According to the report Evolving Great Australian Dream by Mortgage Choice and CoreData, 87 per cent of 1,000 Australians surveyed consider the ‘Great Australian Dream’ of owning a home to no longer be achievable.
Mortgage Choice chief executive officer John Flavell said that while the research shows that the concept of owning a property continues to be ‘the dream’ for many Australians, it appears that the traditional dream is evolving.
He elaborated: “Australians no longer consider owning a free-standing home as the ‘Great Australian Dream’. Instead, they believe the ‘dream’ has evolved to include any style or type of property.”
“Over the last few years, we have seen a dramatic surge in the number of people embracing apartment living. And, when you look at the level of apartment construction taking place across the country, it is likely that we will continue to see more Australians calling apartments ‘home’.”
Mr Flavell pointed out that while many Australians are happy to buy and live in an apartment, others are choosing to do so because they believe they cannot afford the traditional dream of a free-standing home.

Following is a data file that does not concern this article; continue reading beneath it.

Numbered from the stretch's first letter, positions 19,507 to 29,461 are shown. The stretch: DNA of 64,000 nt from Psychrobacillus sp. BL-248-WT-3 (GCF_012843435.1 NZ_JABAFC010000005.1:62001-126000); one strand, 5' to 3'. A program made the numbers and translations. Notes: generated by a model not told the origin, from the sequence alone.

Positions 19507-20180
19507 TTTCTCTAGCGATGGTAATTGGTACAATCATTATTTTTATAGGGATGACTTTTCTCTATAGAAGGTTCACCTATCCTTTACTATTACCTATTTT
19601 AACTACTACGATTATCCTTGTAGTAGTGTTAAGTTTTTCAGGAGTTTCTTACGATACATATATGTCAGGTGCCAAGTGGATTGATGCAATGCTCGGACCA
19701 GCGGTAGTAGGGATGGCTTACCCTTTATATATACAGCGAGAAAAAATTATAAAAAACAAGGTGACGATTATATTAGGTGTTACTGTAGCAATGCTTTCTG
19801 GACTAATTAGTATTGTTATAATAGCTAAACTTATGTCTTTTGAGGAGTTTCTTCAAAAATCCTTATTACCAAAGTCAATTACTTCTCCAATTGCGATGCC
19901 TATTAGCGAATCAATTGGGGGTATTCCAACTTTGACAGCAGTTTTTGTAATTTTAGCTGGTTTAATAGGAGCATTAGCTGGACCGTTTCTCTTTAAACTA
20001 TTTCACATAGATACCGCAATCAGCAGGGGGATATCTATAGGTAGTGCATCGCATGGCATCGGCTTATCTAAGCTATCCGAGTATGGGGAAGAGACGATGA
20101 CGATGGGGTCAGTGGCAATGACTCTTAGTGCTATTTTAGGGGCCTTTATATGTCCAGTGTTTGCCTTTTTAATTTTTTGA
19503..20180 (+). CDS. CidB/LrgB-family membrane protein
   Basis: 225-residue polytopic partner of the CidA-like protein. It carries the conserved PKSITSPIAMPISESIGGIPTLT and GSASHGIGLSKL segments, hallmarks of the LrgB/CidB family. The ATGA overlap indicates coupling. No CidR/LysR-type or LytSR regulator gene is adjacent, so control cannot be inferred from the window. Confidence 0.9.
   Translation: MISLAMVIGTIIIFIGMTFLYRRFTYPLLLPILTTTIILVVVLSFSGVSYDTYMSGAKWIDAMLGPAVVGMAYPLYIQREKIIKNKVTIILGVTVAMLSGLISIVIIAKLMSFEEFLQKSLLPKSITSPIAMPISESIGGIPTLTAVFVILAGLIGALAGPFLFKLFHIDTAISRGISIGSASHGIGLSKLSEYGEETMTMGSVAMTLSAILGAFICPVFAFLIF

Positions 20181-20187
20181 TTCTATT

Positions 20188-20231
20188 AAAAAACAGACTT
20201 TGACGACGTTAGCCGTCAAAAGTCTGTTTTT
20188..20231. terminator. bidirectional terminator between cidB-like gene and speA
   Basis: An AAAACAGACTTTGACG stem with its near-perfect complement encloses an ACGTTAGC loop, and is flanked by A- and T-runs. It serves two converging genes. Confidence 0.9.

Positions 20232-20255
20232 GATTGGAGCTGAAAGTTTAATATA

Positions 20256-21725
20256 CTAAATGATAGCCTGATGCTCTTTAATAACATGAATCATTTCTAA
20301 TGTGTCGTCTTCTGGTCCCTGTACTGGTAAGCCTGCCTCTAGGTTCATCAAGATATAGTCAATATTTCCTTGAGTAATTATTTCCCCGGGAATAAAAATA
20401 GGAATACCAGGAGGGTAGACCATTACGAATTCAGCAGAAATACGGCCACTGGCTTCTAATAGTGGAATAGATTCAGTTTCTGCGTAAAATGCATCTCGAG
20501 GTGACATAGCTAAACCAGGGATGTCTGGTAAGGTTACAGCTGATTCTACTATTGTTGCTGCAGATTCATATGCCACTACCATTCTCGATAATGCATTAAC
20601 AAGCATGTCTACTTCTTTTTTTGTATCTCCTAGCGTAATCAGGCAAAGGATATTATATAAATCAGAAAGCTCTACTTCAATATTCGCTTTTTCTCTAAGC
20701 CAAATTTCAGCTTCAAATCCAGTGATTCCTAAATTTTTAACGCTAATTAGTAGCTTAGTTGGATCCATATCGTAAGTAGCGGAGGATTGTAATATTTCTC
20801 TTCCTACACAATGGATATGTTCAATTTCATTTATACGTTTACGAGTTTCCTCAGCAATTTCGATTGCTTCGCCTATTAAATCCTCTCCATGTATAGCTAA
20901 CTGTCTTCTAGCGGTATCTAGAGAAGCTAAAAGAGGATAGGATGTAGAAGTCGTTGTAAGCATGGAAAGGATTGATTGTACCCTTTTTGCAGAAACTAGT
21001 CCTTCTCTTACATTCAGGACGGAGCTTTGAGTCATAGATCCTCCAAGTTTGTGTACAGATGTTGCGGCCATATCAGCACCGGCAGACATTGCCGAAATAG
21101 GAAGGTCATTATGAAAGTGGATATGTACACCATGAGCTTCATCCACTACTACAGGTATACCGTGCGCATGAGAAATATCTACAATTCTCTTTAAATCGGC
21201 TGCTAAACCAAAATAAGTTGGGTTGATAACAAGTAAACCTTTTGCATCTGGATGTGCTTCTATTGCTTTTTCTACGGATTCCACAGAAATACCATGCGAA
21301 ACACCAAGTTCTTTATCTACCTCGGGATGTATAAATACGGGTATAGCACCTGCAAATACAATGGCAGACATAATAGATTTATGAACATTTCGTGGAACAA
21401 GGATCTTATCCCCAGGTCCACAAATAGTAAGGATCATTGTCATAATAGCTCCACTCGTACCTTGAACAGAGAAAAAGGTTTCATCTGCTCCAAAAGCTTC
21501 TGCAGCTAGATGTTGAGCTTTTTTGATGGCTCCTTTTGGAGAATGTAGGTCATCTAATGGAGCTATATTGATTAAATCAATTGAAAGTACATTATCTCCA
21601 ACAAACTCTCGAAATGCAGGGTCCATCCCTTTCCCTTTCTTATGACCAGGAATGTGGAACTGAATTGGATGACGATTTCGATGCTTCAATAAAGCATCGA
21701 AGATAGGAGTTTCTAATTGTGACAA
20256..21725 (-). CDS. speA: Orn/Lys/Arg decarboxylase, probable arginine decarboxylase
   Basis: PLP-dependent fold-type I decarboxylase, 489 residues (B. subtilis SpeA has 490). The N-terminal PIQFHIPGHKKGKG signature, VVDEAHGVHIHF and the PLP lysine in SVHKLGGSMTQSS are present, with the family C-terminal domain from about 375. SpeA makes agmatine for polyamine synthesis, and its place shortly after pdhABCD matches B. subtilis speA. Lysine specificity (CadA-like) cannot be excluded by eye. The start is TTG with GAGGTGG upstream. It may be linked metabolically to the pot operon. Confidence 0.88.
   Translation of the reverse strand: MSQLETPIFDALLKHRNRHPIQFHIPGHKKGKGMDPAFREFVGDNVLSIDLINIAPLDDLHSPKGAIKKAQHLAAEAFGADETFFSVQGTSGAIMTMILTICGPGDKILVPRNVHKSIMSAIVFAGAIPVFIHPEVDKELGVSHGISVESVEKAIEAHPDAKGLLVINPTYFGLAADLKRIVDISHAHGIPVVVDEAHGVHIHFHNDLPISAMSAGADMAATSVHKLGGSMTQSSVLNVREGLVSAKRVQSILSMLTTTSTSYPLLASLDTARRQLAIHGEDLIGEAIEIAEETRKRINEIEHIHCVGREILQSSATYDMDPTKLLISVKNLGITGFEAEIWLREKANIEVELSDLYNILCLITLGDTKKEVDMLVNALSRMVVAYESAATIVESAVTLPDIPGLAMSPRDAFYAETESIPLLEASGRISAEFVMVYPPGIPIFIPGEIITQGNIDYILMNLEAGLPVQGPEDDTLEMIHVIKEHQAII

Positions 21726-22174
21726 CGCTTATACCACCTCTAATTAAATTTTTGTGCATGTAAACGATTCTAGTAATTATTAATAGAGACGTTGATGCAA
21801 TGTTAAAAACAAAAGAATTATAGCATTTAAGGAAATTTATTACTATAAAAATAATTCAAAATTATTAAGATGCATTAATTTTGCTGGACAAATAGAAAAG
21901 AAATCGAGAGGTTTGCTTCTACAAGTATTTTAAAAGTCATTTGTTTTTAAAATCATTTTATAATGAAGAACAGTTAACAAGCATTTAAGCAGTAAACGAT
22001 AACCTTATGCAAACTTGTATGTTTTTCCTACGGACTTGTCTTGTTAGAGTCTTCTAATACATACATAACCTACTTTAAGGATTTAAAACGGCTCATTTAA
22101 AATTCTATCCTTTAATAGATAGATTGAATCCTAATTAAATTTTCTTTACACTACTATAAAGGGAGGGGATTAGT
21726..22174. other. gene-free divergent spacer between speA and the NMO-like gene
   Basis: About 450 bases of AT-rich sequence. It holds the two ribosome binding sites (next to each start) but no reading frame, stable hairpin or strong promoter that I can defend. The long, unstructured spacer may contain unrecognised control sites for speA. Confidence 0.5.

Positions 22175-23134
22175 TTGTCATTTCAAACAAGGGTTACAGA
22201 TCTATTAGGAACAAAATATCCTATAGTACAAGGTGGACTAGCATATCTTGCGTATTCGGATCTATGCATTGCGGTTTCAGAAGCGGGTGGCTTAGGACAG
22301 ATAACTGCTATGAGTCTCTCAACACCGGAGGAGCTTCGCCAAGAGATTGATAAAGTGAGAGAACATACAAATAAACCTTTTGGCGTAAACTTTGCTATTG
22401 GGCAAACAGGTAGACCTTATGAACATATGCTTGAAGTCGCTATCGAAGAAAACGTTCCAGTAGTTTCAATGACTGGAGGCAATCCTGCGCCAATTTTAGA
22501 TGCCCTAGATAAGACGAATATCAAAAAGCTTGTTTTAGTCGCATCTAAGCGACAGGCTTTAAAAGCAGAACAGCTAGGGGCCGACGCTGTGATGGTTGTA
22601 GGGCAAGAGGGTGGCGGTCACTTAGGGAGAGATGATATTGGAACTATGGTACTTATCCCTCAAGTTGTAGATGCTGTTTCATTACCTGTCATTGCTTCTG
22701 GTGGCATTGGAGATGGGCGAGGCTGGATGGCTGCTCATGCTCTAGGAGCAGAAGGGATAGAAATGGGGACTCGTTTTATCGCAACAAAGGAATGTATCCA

“To date, we have heard a myriad of suggestions from both sides of Parliament in relation to what should be done to address the issue of housing affordability,” he said.
“Many of the suggestions have centred around tax concessions; extended first home owner grants; and allowing first home buyers to use their super as a home deposit.”
These initiatives are likely to only temporarily treat some of the symptoms associated with housing affordability, according to Mr Flavell, but do “very little” to treat the root of the cause.
“Property price growth is fundamentally driven by supply and demand. When you get an ever-increasing proportion of the population seeking to live in the urban centres for direct access to employment opportunities, education and other amenities, it is only fair to assume that we will see these centres come under greater supply pressure,” he explained.
“Structural changes across the country are needed. We need to see further opportunities for employment in regional areas. In addition, we need better infrastructure to enable a faster connection between our suburban/regional areas and our urban centres. Finally, we need to see continued development within the urban areas.
“Only when all of these initiatives are in place can we truly start to treat the root cause of the housing affordability crisis,” he concluded.